2. 1.
    Space junk consists of any man-made objects that is currently in orbit around Earth. Examples of space junk include, but are not limited to, used-up stages from rockets, fragments of a ship, and even micro-particles. Since the space between these fragments are immense, one may think that space junk is not a threat. However, as the amount of space junk increases, and as these pieces continue to fragmentize, according to the Kessler syndrome, these fast-flying piece of space junk provide a real threat to satellites and manned missions alike. One could only imagine the horror an astronaut would feel as their space suit is penetrated by a micro-sized speck of metal, traveling at 17,500 miles per hour. Indeed, space junk is a serious threat that must be dealt with.

    In the interview, Amber Yang mentions how her high school experience was, “constricting.” According to her, she able to rise through this challenge by self-teaching herself concepts, so that it becomes enjoyable, instead of being forced to learn something she simply doesn’t have an interest in. I would consider myself an advocate of self-learning, as by allowing yourself to explore what you may like, you are taking the pressure of having to learn for a test or assignment, and are able to find out what interests you. Once you find what you want to learn, you can learn it on your own time, without anything to force you. Indeed, conventional learning methods, such as those used in high schools, are still needed, as unfortunately, life is ruled by the clock, and high school, one way or another forces you to live by it, but having the opportunity learn at one’s will is an incredible resource, which can lead to success stories, such as Amber Yang. Personally, I have found self-learning useful, as sometimes, when I miss a day of school, self-learning allows me to catch up to a class, without having to bother the teach too much, while preventing me from falling behind in the curriculum. Furthermore, self-learning has allowed me to explore subjects learned in history, in school, in more depth, satisfying my intellectual appetite for history around the world, and enriches my general knowledge of the subject.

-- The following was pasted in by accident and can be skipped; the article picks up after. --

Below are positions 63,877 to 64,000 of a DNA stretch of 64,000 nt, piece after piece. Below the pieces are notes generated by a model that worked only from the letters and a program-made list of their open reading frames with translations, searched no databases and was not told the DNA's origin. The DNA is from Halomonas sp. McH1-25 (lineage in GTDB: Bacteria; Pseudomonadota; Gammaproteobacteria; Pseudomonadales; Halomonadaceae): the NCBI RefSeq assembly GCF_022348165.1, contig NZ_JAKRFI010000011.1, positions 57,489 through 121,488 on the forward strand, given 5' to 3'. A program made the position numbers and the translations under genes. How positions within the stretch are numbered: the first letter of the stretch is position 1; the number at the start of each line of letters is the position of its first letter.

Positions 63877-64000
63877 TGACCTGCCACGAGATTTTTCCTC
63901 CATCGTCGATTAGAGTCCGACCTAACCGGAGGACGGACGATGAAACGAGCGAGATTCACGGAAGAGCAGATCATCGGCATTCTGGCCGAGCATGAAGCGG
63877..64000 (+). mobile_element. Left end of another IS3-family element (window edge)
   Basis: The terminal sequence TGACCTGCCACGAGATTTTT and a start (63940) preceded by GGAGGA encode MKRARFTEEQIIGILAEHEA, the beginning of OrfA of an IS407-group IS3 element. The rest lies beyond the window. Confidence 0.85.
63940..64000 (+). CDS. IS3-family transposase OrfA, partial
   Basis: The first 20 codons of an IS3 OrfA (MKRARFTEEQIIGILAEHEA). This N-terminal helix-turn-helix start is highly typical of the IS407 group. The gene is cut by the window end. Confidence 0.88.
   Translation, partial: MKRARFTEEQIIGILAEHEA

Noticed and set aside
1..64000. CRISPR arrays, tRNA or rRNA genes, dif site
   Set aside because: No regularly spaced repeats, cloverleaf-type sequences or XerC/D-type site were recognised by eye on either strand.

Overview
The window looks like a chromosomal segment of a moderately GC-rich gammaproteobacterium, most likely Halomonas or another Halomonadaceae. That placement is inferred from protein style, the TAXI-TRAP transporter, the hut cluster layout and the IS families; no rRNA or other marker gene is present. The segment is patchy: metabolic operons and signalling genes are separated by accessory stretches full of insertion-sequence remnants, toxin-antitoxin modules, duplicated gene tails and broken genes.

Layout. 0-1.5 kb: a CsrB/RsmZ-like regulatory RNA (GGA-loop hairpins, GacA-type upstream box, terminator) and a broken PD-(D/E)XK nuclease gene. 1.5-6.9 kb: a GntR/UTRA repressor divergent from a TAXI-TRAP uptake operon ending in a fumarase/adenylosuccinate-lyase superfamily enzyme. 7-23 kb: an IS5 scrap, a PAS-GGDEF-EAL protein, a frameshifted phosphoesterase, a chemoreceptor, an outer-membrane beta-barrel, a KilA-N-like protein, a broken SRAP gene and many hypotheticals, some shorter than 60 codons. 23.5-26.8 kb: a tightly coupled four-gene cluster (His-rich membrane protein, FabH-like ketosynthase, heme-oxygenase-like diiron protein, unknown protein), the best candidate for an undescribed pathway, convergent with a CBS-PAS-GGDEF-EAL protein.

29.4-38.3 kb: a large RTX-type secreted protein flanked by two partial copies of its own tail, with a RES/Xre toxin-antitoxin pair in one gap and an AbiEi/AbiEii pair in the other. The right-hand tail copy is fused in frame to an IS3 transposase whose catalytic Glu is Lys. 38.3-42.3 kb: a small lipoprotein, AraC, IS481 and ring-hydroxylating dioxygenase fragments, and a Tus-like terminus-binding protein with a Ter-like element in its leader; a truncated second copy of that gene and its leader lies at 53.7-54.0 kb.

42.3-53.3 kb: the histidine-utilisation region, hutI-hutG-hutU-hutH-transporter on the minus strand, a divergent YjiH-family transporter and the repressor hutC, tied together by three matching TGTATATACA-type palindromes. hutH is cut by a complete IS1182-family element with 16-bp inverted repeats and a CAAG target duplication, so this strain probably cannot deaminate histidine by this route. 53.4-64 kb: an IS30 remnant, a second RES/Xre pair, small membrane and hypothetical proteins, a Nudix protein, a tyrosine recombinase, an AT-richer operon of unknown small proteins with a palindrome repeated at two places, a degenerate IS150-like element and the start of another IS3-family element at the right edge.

3. 1. Space junk is any man-made debris floating around the solar system which can include old satellites, rocket stages and fragments of space objects. Space junk is a problem because it poses immense threats to operating spacecraft.